One street, three must-eat sweet spots. But since three seems a bit of a gyp compared to the gluttony of other months (well, it is January my friends, the month of great, big healthy intentions), all you have to do is pop around the corner for one last take-home indulgence—the icing on the cake, if you will.
Start at 35, rue Rambuteau. If you know your chocolate makers, you’ll know this is Pralus not by the claret red storefront but by the rainbow of colors of the chocolate pyramids (why they’re called pyramids instead of blocks, I’m not sure, seeing as they consist of 10 squares) and pink-spotted brioche (the famous “praluline”) in the window. The chocolate bars’ colored wrappings correspond to the origin of the cocoa beans. Aqua is from Cuba, violet, from Ghana, mustard yellow is from Indonesia. The pink in the brioche is from the (dyed) Piémont hazelnuts and Valencia almonds that are roasted, crushed and then baked into the sweet, buttery brioche. With either treat, it’s not the colors but the taste that matters (duh), and the flavors are indeed vibrant and delicious.
Speaking of color, a few doors down (23, rue Rambuteau) is the brash cupcake maker, Berko. They weren’t the first to seize the American trend in Paris, but they’re certainly the loudest. Crimson red, hot pink, florescent green, polka dots, gumdrops, chocolate swirls, cookie chunks—these cupcakes cause strollers to suffer from whiplash on the sidewalks every day. Other treats are equally colorful (and sinful), including cheesecake, custardy tarts and caramel-doused shortbread bars.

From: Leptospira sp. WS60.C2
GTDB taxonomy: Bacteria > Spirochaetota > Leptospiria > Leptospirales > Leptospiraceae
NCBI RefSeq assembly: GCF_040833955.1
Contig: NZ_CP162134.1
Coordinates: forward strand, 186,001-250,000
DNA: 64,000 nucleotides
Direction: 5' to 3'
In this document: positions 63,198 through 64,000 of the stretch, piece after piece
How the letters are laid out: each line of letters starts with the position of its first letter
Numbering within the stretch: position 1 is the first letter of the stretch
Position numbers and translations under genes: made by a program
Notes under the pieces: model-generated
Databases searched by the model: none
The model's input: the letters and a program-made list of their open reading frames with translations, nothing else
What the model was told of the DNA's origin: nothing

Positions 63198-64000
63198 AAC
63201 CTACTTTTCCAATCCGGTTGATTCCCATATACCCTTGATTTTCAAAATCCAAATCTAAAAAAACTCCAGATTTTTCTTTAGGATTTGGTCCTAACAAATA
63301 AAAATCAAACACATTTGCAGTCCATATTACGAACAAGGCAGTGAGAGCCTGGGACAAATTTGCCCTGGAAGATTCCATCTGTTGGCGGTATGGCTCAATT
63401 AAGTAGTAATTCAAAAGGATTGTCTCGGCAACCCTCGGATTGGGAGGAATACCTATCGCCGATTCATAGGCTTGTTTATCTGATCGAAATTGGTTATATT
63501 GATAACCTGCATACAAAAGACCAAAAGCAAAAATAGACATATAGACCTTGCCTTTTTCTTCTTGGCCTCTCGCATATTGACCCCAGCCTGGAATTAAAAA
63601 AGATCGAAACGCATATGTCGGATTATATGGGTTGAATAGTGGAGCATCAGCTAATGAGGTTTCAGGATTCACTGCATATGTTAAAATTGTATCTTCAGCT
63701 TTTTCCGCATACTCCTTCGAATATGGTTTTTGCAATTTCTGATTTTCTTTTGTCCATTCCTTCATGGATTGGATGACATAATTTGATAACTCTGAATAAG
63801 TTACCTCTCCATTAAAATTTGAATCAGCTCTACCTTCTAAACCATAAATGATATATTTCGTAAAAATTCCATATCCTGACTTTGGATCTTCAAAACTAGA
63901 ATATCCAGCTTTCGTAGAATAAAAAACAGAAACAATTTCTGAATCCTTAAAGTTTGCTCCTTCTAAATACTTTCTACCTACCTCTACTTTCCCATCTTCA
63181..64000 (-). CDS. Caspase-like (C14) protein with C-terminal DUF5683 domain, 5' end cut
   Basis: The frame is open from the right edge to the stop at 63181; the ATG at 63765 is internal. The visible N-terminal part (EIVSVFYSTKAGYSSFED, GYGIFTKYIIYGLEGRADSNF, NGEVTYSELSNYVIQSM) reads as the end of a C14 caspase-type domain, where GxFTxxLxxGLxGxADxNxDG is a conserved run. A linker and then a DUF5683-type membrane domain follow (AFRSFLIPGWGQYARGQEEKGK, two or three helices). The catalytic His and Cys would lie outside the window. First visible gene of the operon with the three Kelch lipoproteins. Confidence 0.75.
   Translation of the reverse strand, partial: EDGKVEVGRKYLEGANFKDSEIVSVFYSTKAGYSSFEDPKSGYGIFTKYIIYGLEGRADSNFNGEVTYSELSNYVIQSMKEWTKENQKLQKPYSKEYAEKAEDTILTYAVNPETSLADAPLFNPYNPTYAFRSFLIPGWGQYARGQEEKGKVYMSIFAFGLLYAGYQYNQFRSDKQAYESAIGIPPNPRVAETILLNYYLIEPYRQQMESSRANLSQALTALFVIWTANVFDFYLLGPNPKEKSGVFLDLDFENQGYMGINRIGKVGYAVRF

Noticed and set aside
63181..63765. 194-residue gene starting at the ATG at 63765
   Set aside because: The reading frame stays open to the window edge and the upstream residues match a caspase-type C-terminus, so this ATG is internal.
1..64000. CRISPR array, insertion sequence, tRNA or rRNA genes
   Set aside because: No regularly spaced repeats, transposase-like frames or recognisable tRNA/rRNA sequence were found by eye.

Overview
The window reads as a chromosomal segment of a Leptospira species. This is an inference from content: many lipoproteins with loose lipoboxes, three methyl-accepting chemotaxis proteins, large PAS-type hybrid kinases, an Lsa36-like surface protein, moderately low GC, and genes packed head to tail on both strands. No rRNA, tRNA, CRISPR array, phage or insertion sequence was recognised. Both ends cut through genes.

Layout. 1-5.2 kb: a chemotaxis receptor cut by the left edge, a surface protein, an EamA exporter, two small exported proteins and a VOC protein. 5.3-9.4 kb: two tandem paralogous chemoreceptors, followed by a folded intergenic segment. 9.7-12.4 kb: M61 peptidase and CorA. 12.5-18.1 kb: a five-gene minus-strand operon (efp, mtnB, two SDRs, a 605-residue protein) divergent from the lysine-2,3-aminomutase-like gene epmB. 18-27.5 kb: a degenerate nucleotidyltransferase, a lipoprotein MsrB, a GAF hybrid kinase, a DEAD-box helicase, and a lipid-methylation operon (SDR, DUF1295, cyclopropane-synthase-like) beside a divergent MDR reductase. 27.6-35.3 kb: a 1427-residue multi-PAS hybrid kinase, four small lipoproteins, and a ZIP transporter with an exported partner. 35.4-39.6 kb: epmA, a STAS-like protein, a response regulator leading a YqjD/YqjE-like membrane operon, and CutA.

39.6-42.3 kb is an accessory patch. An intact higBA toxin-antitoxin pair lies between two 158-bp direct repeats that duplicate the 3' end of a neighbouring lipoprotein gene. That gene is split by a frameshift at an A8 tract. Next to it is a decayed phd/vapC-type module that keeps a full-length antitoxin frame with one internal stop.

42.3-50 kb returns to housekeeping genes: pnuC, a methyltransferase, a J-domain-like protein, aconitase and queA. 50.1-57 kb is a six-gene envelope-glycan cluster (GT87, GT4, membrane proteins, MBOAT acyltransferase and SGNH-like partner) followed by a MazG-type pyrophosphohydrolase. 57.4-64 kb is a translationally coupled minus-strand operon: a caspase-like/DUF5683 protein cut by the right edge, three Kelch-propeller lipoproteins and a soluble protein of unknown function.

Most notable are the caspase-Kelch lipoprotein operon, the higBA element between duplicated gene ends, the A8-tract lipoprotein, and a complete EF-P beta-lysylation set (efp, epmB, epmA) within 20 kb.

Jump to the other side of rue Rambuteau, where another patisserie creates sidewalk bottlenecks. Pain de Sucre, which was opened in 2004 by two pastry chefs, is the haute patisserie of the street. Great big, square tarts of rhubarb and raspberry are accented with rosemary; tablettes of chocolate are studded with wild strawberries or whole hazelnuts; and the perfect rows of macarons include flavors like elderflower, lime, chocolate mint and cherry-pistachio.
To bookend this short but sweet tour in chocolate, turn right onto rue des Archives for a visit to Jadis et Gourmande (39 rue des Archives). More gimmicky fun than serious artistry, this Parisian chocolate shop (one of five in the city) has chocolate Eiffel Towers, chocolate plaques that spell out P-A-R-I-S as well as delicious disks of milk and dark chocolate that are topped with dried fruit or nuts.